In the bright morning light of the city’s pedestrianised heart, streets are sparsely populated, but groups are found around doors. Music thumps from bars. Young men and women, with a few old dogs for the hard road interspersed, gather in the cool air, with the unofficial uniform of black almost universal and sailors’ hats adorning about half of the girls. Some sing, some stumble, some glasses break on the street. The flow is undeniably into, rather than out of the drinking dens which range from dive bar to cool club. It’s 3.45 in the morning in the centre of Reykjavik.
Earlier – on the same waking day, but the previous day according to the calendar – the appeal was struggling to reveal itself. It’s the end of May and it is cold in this northern European outpost. The wind when it blows bites hard. The town – where most of the country’s population lives – has limited appeal architecturally, and its infamous food and drink prices have already stung the new visitor just a handful of hours in.
Yet this jolt of morning life has started the process which reveals a true jewel. The laid-back Nordic manner masks an extraordinary charm offensive. Stop to glance at a map to reorient yourself and unheard cyclists stop to ask where you’re looking for. In the gloriously eccentric shops, the hard sell is a soft soap. Mention of the product doesn’t arise while you’re talking about everything else – EVERYTHING else. Politics, the economy, that banking crisis, it’s all open for discussion.
The chase for the happy hour is less a tourist tic than a national pastime – the AppyHour app, a brand with global potential if ever there was one, has started and stayed here. It guides you around the easily manageable city to a range of quirky, lively spots from the Lebowski Bar to the English Bar, from Hresso Jazz to Bravo to Icelandic stand-up comedy. Think Dublin has fun and friendly nightlife locked up? Think again.
The National Museum a confident and compelling history of this young nation. The Icelandic Penis Museum brings you right back to the heart of quirk (the donation letter below the outer reaches of quirk to be fair!). The Sculpture and Shore Walk brings you to the Sun Voyager, up to the beginning of the end of the Cold War, where Ronald Reagan and Mikhail Gorbachev had their first summit, then back to the whale watching, puffin tours, sea fishing stands, where once again casual interest takes the place of hard sell.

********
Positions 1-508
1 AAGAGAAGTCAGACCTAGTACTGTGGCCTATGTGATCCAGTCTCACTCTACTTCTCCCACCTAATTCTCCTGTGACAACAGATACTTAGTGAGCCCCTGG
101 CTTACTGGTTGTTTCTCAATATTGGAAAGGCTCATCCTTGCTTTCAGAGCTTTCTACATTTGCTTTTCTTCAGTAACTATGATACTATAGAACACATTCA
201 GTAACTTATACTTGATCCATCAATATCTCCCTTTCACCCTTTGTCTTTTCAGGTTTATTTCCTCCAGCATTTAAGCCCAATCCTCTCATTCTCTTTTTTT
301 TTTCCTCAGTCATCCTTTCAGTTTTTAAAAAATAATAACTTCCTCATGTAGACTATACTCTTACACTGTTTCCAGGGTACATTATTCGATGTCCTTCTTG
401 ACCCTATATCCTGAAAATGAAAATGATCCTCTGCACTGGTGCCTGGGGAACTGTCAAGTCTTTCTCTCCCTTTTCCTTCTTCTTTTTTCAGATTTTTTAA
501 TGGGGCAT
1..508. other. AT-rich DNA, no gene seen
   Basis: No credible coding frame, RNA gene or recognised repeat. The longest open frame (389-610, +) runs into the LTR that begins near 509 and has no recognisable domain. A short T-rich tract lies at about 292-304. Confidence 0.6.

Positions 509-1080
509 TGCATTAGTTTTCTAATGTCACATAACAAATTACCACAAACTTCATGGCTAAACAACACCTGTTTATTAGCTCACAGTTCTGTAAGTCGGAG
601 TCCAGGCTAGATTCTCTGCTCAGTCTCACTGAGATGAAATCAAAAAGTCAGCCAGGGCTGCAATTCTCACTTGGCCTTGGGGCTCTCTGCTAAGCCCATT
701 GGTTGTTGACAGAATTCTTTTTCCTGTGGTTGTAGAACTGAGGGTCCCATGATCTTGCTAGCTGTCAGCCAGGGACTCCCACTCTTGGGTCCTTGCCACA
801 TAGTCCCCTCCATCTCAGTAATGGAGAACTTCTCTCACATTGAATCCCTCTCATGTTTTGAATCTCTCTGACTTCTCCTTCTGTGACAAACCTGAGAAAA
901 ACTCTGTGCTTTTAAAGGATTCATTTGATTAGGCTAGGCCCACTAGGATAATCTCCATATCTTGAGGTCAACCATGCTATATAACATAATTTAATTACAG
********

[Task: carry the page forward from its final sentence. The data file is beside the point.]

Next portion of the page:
Cast a little further in the capital which has now enraptured you to Seltjarnanes peninsula for a bracing sea walk and lighthouse. Nautholsvik thermal beach and Laugardular pool offer urban swimming. And then there’s that perpetual late May / early June light. Dazzling at 10pm, barely dimmed when the sun sets at 11.30pm, still clear as day in the depths of 1.30am, and greeting the revellers as sunrise passes and 4am approaches.
There’s so much more to see in Reykjavik, but there’s so much more to Iceland too. A four-day trip only allowed the main tourist circuit sadly, so Westfjords, rafting the east Glacial River, Vik and the south coast, glacier hikes and more will need another visit. And the Northern Lights will need another season.
The Blue Lagoon is the signature site – convenient to the airport and Reykjavik, and as we visited on arrival, the first evidence that the reputation as an expensive country is literally richly deserved. There’s an atmosphere that ranges from raucous to oddly serene as you glide along the blue steaming pool. Not the radioactive blue you see on approaches, but in stark contrast to the surrounding lava fields. Sauna and steam, a swim-up bar, facial mud, relaxation areas, and plentiful opportunities to use your wrist band to spend even more.
The other major land-based lure is the Golden Circle. A small slice of a clearly spectacular landscape, passing lakelands backed by snow-topped peaks, to the Thingvellir National Park and historic site, the bustling Geysir – which loses none of its appeal despite having a tourist supermarket opposite – and the spectacular Gullfoss Waterfall, with multiple viewing points and a certain drenching from the roaring spray.
We didn’t delve into the folklore of elves and epics. Our food was of the highest quality, but maybe because we stayed away from the infamous rotted shark. It was the wrong time of year for a range of festivals, and for the flip side of near-continuous darkness. The new ice cave had just opened. The hiking, mountain biking, ATV driving, and more are still to do.
The immense nature of the landscape and appeal of the country and its people therefore demands another visit. But what to do? What to leave out then? Maybe there’s a reason for the last idiosyncratic feature of quite a few of its bars. Spin the wheel to see what you’ll get.